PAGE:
1Two years after the outbreak of the covid-19 pandemic, the gender gap in the total of weekly working hours, including paid and unpaid work, has been reduced due to the higher participation of men in non-paid work.
2After the pandemic, men spend on average 3 hours more a week on childcare, and women 3 hours less. Increased exposure to family responsibilities during lockdown and the promotion of more flexible working practices could be responsible for men’s greater involvement in domestic care tasks.
3In May 2022, some 30% of men and 33% of women with children aged under 17 years were working from home at least one day per week. Among workers without children, this figure stands at 26% for men and women alike. In both cases, they agree that the biggest benefit of working from home is that it facilities a better balance between family and working life.
4Working days seem to have been shortened. While men and women have recovered the level of hours dedicated to paid work of before the pandemic, the percentage of men who work after 5 p.m. has fallen by 9% (from 71% to 62% among those with children, and from 73% to 64% among those without) and that of women by 6% among those with children (from 61% to 55%) and by 9% among those without (from 73% to 64%).
5The results of this study suggest that reducing the importance of presence at the workplace and promoting working hours compatible with family responsibilities could favour gender equality both inside and outside the home.
The effects of the pandemic on gender inequality in the long term could differ from those observed in the short term
Various authors alerted to the fact that the measures adopted to contain the expansion of covid-19 could cause a setback in terms of gender equality (Alon et al. 2020a, Farré et al. 2021). In the labour market, the jobs most affected by said measures were those with the highest rates of female employment such as catering, tourism, small businesses and personal services. In the home, the closure of schools and the impossibility of outsourcing domestic services represented an unprecedented increase in childcare and household chores, which were mostly assumed by women.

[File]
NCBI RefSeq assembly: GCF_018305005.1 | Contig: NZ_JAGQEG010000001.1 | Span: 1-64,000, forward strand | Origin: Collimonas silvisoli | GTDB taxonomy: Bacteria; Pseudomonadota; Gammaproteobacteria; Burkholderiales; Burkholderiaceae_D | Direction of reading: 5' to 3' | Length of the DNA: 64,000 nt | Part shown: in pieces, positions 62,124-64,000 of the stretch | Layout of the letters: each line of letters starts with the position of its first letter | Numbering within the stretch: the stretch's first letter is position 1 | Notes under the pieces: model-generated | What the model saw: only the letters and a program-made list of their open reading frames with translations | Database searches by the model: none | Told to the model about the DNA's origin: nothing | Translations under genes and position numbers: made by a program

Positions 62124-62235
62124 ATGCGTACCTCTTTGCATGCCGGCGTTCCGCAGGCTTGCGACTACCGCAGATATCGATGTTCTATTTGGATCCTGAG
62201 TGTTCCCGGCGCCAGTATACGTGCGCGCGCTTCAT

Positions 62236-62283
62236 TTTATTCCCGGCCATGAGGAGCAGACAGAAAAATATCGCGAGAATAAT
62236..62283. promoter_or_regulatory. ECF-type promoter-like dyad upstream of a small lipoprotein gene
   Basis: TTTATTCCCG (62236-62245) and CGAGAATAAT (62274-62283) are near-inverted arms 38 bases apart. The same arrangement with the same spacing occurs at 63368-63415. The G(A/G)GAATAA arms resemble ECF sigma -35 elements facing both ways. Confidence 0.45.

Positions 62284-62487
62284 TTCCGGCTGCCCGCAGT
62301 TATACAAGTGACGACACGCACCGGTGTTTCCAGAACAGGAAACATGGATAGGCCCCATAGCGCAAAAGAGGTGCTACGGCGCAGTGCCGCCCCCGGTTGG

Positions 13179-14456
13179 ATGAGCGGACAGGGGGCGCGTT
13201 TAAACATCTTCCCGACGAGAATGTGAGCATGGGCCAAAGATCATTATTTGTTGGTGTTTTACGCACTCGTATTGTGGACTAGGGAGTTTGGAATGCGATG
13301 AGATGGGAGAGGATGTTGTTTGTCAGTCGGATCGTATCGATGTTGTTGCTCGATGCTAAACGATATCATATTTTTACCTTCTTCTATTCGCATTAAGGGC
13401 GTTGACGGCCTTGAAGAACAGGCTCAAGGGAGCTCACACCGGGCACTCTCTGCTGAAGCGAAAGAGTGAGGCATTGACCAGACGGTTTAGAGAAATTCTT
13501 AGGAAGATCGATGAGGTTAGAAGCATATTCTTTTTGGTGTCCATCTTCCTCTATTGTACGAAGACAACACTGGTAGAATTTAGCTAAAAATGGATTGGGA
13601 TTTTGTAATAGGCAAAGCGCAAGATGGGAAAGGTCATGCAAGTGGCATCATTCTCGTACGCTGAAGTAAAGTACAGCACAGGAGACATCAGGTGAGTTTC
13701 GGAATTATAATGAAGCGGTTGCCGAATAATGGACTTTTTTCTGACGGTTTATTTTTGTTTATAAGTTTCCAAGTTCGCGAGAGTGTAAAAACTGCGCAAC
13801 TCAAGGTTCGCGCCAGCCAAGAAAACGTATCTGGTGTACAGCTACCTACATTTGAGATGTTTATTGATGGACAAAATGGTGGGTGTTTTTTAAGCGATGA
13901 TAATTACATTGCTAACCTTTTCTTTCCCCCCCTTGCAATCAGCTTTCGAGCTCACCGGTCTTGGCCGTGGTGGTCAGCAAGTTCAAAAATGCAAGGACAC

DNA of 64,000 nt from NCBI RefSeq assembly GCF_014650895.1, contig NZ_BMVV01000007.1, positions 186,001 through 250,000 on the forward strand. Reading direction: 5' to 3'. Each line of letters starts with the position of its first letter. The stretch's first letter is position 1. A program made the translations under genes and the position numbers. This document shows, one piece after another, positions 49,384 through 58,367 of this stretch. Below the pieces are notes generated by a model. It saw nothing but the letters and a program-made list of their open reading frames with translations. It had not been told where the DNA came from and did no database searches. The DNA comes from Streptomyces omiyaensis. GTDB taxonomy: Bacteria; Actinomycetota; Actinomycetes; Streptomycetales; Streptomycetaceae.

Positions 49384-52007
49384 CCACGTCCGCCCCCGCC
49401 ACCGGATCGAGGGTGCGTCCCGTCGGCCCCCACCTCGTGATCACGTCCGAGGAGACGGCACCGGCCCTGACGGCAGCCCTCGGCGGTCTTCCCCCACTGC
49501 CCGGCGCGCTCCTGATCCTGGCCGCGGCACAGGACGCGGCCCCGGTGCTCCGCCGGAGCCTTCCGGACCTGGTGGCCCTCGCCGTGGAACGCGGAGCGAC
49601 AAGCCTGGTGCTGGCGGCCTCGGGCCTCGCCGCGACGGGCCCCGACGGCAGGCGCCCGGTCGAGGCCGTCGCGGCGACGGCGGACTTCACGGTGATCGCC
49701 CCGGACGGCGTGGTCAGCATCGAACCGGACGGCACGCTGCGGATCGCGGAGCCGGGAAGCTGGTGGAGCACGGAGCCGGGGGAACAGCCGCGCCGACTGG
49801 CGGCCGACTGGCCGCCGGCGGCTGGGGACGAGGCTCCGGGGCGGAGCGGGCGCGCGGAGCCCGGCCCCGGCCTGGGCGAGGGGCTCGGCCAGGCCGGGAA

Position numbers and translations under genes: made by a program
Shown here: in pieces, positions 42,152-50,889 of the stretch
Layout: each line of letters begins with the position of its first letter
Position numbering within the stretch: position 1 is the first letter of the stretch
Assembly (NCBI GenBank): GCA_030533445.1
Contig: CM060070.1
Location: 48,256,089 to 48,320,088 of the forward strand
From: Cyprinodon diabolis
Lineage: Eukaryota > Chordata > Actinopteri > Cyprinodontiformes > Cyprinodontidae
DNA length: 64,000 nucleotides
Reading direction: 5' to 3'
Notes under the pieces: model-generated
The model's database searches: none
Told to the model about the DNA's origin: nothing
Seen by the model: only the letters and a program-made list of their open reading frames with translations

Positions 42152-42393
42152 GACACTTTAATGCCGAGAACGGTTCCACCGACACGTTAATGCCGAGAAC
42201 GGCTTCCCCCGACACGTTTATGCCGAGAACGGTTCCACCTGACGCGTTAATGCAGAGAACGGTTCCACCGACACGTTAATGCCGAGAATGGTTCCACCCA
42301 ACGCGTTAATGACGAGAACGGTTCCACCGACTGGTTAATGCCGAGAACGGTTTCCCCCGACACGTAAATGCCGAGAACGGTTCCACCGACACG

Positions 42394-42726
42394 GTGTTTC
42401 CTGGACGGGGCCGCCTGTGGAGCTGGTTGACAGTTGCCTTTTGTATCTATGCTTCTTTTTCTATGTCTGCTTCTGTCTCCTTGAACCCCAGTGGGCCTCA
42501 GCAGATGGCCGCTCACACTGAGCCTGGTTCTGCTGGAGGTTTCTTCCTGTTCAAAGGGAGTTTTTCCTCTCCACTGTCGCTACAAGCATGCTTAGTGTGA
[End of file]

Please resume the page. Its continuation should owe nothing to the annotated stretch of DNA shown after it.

In a previous study, Farré and González (2021) showed that, in Spain, the measures adopted to curb the new virus led to a short-term increase in the gender gap in the total number of weekly working hours (including paid and unpaid). This increase was a consequence of women's increased hours dedicated to unpaid work, which was not offset by an equivalent reduction in their dedication to paid work. Thus, according to data collected at the end of 2020, the pandemic would have accentuated the double-burden phenomenon among working women.
In this study, we analyse the situation of gender inequality inside and outside the home (paid and unpaid work) two years after the outbreak of the virus. For this, we have a cross-sectional dataset with socioeconomic information for two representative samples of the Spanish population aged between 25 and 50 years old, collected in May 2020 (N=5,001) and May 2022 (N=4,000).
Analysis of the data indicates that, two years after the first lockdown, which began on 13 March 2020, the gender gap in total weekly working hours, including paid and unpaid, has narrowed. This reduction is mainly the result of men’s increased involvement in childcare. Greater exposure to family needs during lockdown and the introduction of more flexible working practices might have encouraged a more equal sharing of tasks within the household.
1. After two years of the pandemic, the gender gap in the number of hours worked per week, adding together both paid and unpaid, has narrowed due to men’s greater dedication to childcare
The outbreak of the pandemic represented important changes in work organisation both inside and outside the home, especially among families with dependent children. During the first lockdown declared on 13 March 2020, households found themselves forced to reconcile their work commitments with the growing demand for family responsibilities caused by the closure of schools and the impossibility of outsourcing domestic services.
Between March and May 2020, men reduced their dedication to paid work by 14 hours per week, from 37 hours to 23; and women by 11 hours, from 25 hours to 14. In terms of unpaid work, men increased their weekly hours by 10 hours, from 24 to 34; and women by 12 hours, up from 45 to 57 (figure 1). Women's increased dedication to unpaid work was not offset by an equivalent reduction in hours of paid work. Thus, men reduced their total number of working hours by 4, and women increased them by one. As a result, the gender differential in total working hours increased by 5, from 9 to 14 hours, i.e., during the first lockdown women worked on average 14 hours per week more than men.
Although the data show that during the first lockdown, women spent more hours than men on unpaid work (57 and 34 hours per week respectively), they also show a significant increase in the hours men dedicated to childcare (from 16 to 23 hours per week). Two years after the outbreak of the virus, it is observed that, despite the fact that men have reduced the hours they dedicate to unpaid work, they continue to devote more time to childcare than before the pandemic (3 hours more per week), although women still dedicate more time than men to this task. However, their involvement in childcare has been reduced by 3 hours per week compared to the period before the outbreak of the virus (from 33 to 30 hours per week).